Prevalence of HIV-1 Subtypes and Drug Resistance-Associated Mutations in HIV-1-Positive Treatment-Naive Pregnant Women in Pointe Noire, Republic of the Congo (Kento-Mwana Project)

Bianca Bruzzone, Francesco Saladini, Laura Sticchi, Franc A. Mayinda Mboungou, Renata Barresi, Patrizia Caligiuri, Anna Calzi, Maurizio Zazzi, Giancarlo Icardi, Claudio Viscoli, Francesca Bisio

Research output: Contribution to journalArticlepeer-review

Abstract

The Kento-Mwana project was carried out in Pointe Noire, Republic of the Congo, to prevent mother-to-child HIV-1 transmission. To determine the prevalence of different subtypes and transmitted drug resistance-associated mutations, 95 plasma samples were collected at baseline from HIV-1-positive naive pregnant women enrolled in the project during the years 2005-2008. Full protease and partial reverse transcriptase sequencing was performed and 68/95 (71.6%) samples were successfully sequenced. Major mutations to nucleoside reverse transcriptase inhibitors, nonnucleoside reverse transcriptase inhibitors, and protease inhibitors were detected in 4/68 (5.9%), 3/68 (4.4%), and 2/68 (2.9%) samples, respectively. Phylogenetic analysis of HIV-1 isolates showed a high prevalence of unique recombinant forms (24/68, 35%), followed by CRF45-cpx (7/68, 10.3%) and subsubtype A3 and subtype G (6/68 each, 8.8%). Although the prevalence of transmitted drug resistance mutations appears to be currently limited, baseline HIV-1 genotyping is highly advisable in conjunction with antiretroviral therapy scale-up in resource-limited settings to optimize treatment and prevent perinatal transmission.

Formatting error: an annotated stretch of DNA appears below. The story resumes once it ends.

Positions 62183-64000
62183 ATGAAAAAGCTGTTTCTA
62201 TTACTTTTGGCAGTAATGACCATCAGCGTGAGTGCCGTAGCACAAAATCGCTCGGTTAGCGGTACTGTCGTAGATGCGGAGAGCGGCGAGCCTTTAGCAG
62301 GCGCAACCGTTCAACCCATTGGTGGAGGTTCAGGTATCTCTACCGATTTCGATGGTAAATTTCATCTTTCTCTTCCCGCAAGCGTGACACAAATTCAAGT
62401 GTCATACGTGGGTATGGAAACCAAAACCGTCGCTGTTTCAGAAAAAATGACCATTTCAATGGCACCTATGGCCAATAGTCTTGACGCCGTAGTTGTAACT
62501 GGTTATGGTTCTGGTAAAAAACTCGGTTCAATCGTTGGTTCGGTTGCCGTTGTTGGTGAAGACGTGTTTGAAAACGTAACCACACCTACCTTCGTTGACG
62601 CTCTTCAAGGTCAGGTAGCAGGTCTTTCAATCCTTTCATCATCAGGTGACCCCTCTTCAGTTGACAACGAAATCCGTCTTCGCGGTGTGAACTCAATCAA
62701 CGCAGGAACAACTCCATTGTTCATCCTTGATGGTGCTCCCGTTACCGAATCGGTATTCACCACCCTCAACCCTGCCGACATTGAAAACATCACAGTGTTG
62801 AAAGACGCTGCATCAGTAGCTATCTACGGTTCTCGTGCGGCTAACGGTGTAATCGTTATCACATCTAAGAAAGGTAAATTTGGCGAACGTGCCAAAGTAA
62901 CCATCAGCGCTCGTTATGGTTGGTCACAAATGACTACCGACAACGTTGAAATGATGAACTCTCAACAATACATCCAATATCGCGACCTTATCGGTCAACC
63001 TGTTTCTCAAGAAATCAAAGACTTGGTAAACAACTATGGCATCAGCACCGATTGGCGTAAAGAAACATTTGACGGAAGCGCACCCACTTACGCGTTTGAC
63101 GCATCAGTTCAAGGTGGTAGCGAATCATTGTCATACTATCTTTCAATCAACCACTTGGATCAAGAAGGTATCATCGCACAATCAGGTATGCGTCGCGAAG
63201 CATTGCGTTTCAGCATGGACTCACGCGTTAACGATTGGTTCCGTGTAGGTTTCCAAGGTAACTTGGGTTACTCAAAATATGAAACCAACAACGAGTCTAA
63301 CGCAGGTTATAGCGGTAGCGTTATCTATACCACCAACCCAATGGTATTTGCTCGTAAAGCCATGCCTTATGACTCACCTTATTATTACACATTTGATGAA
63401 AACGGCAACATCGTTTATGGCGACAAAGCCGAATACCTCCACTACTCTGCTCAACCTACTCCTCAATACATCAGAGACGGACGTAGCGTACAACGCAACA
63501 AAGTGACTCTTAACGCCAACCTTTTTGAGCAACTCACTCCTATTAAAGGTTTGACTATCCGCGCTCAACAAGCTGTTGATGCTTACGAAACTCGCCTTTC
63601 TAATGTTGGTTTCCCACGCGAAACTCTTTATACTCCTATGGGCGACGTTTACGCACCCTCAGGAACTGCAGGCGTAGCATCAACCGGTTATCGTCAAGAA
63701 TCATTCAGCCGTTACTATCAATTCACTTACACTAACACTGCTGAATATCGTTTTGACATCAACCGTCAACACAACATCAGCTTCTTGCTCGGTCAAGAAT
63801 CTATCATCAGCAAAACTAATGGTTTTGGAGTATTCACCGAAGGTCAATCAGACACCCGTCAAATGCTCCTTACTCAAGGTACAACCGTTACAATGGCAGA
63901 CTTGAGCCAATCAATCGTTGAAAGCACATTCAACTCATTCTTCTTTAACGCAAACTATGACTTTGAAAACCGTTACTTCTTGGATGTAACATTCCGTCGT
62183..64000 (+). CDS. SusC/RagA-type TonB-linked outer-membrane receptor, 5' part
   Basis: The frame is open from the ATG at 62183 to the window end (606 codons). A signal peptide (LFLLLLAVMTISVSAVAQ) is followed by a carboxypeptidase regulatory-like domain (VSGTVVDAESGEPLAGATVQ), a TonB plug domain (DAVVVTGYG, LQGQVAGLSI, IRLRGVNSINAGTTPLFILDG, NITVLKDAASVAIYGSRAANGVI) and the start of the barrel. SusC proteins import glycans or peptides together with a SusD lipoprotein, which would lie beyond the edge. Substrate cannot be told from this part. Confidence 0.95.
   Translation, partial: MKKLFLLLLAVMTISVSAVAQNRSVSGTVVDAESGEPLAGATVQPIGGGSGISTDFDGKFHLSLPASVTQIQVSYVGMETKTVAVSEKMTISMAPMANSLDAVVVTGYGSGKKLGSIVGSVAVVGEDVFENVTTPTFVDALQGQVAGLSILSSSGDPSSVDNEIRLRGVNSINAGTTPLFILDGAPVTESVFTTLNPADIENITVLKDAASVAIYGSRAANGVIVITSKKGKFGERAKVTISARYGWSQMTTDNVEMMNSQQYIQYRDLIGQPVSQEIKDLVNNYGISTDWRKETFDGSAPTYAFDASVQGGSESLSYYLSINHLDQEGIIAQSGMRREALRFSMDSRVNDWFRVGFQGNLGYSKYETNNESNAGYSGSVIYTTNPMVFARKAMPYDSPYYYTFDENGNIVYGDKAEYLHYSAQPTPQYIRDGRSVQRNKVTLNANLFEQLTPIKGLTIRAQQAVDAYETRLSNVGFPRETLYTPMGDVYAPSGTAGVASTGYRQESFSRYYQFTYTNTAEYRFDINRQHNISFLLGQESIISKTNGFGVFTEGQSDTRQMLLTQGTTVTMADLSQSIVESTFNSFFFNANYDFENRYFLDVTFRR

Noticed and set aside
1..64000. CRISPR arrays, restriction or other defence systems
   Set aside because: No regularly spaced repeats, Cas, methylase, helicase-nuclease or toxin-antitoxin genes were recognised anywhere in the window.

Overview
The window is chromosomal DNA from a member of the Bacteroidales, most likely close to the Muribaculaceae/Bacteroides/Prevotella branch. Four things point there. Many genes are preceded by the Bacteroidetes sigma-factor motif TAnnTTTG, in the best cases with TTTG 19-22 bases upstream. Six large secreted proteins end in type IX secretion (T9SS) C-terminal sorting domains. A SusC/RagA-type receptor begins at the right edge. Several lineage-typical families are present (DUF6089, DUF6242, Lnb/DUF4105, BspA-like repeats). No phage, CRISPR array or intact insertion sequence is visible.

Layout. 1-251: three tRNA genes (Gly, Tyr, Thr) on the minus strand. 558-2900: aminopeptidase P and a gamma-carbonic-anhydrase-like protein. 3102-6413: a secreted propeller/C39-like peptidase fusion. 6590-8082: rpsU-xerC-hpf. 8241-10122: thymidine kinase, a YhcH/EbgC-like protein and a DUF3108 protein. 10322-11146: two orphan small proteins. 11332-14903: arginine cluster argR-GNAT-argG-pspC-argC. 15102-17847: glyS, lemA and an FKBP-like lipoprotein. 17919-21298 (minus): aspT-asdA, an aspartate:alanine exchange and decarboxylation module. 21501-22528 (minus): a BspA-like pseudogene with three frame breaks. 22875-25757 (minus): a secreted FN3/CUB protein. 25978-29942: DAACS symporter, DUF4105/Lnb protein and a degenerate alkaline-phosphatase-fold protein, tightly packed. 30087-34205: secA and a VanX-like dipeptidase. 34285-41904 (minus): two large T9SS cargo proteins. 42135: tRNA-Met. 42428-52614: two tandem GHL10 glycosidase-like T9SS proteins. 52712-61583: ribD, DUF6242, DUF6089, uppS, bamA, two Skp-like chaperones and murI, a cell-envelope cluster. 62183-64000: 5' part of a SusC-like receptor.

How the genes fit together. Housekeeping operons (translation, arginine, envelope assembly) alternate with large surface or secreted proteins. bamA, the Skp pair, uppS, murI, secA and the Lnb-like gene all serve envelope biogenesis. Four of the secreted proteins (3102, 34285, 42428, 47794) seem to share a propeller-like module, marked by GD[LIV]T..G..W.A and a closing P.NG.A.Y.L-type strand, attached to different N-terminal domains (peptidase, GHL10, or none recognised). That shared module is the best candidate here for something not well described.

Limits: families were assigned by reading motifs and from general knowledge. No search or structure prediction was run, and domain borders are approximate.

Original languageEnglish
Pages (from-to)837-840
Number of pages4
JournalAIDS Research and Human Retroviruses
Volume31
Issue number8
DOIs
Publication statusPublished - Aug 1 2015

ASJC Scopus subject areas

  • Immunology
  • Virology
  • Infectious Diseases

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